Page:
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iPad versus Netbook-Tablet Hybrid Head to Head
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Date: Apr 14, 2010
Section:Mobile
Author: Ray Willington
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Introduction: iPad Kickstarts The Tablet PC Revolution
Apple's iPad has left an indelible mark on the Tablet PC universe. It wasn't that long ago when just about everyone gave up on the tablet. Just about every notebook manufacturer in existence tried their hand at making a tablet at one point or another, and just about everyone hung it up by 2005. For whatever reasons, tablets never managed to catch on in the consumer industry, but now, things are different.

Consumers have shown a willingness to adapt somewhat and try new things. Some thought ultraportables would never catch on; their steep price tag and small screens didn't make sense to some, but road warriors have proven that these diminutive machines do actually have a place in society. Netbooks have a similar story. Many credit Asus'
Eee PC line with really kickstarting the netbook craze, and even today, these tiny, inexpensive laptops are selling like hotcakes to individuals who just need a simple machine for web browsing and e-mail to take on the go. No bells and whistles leads to lower costs, and lower costs lead to increased attention and sales.



The iPad has arrived during an interesting time. It's a time in which many consumers are re-evaluating their computing needs, and they're striving to decide whether a full-sized notebook, a netbook, a tablet or something in between is best for them. The iPad has definitely driven more people than would traditionally consider a tablet, to investigate the iPad's usage model.  That said, does it really make sense to buy this device over a netbook, or better still, a netbook / tablet hybrid? We covered the ins and outs of Apple's first tablet in our full review, but this article is intended to dig deeper and investigate whether an iPad or netbook / tablet hybrid is best suited for you. These two are the most similar of the machines currently available in terms of price, form factor and usability.



For our comparison, we're going to focus mainly on another machine that has just recently hit the market, Lenovo's IdeaPad S10-3t. It's a cutting-edge netbook / tablet hybrid with one of Intel's newest Atom processors, Windows 7, a full touch panel, a swivel screen to turn it into a full tablet, and of course something the iPad lacks: a real keyboard. The S10-3t starts at $549, while the iPad starts at $499, but if you want to add a USB port or SD card slot to the iPad, the starting price rises to $529, making these two machines comparable in terms of the initial investment.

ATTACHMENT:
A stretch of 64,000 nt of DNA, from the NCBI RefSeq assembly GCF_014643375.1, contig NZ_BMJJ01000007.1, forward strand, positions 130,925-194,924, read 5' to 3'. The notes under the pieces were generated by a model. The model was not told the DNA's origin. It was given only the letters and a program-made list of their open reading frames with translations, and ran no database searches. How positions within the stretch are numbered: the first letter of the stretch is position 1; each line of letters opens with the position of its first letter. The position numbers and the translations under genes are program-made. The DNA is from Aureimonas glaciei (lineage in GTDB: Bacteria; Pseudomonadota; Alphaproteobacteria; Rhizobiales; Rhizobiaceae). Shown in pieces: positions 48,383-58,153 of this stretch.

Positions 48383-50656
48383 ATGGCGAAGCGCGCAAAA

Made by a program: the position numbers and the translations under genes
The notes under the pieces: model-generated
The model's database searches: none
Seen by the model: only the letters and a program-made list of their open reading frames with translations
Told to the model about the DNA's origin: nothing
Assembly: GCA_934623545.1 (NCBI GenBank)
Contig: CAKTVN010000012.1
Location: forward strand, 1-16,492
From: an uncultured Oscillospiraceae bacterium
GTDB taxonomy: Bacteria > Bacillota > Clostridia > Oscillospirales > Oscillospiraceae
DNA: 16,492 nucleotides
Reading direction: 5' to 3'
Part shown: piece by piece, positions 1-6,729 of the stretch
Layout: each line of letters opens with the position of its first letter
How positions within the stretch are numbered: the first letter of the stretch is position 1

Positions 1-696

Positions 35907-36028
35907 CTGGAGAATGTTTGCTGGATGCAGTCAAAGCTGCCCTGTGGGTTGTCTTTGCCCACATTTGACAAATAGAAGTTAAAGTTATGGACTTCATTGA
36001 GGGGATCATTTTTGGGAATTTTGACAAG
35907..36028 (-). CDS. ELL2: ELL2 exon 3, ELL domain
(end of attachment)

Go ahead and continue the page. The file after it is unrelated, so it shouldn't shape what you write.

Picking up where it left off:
Join us in the pages ahead to get a better idea of how the iPad does and doesn't live up to the standards set by modern day netbooks, and how the S10-3t outperforms and under-performs in a variety of tasks.
 
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Breaking It Down: iPad Strengths And Weaknesses
The iPad As A Work Machine

Here's the first, and possibly most important, point. Many users looking for a new mobile machine because they want to get work done on the go. Productivity is paramount, and they have to be able to access and use certain applications in order to consider a given machine for purchase. The iPad excels in a few ways here, and falls noticeably short in others. Let's look at a few positives:

For starters, the
1GHz A4 chip performs far better than its gigahertz rating would indicate. iPhone OS 3.2 screams on this machine, and there's essentially no lag whatsoever when opening any application. It's blazing fast doing what it can do, but therein lies the rub. There's a serious limit to what the iPad can do in terms of getting real work done. Does you work require full access to Gmail? The Mail app and even Gmail's optimized iPad Gmail web app aren't "full versions" of Gmail, so you'll lose important extras like being able to send as a different address. Trying to use the desktop version of Gmail within Mobile Safari is a battle you'll eventually lose, as not every aspect of Gmail works as intended on that browser.



Then there's the issue of real, desktop applications. Do you need Photoshop? Microsoft Excel? A specific plug-in to work with a special media player? None of those are available, nor will they ever be. Apple has no intentions of ever allowing a full desktop operating system to run on the iPad, so you'll be stuck with a glorified mobile phone OS for the life of the product. This is a potential deal-killer for some, particularly those who need to get real work done in desktop applications.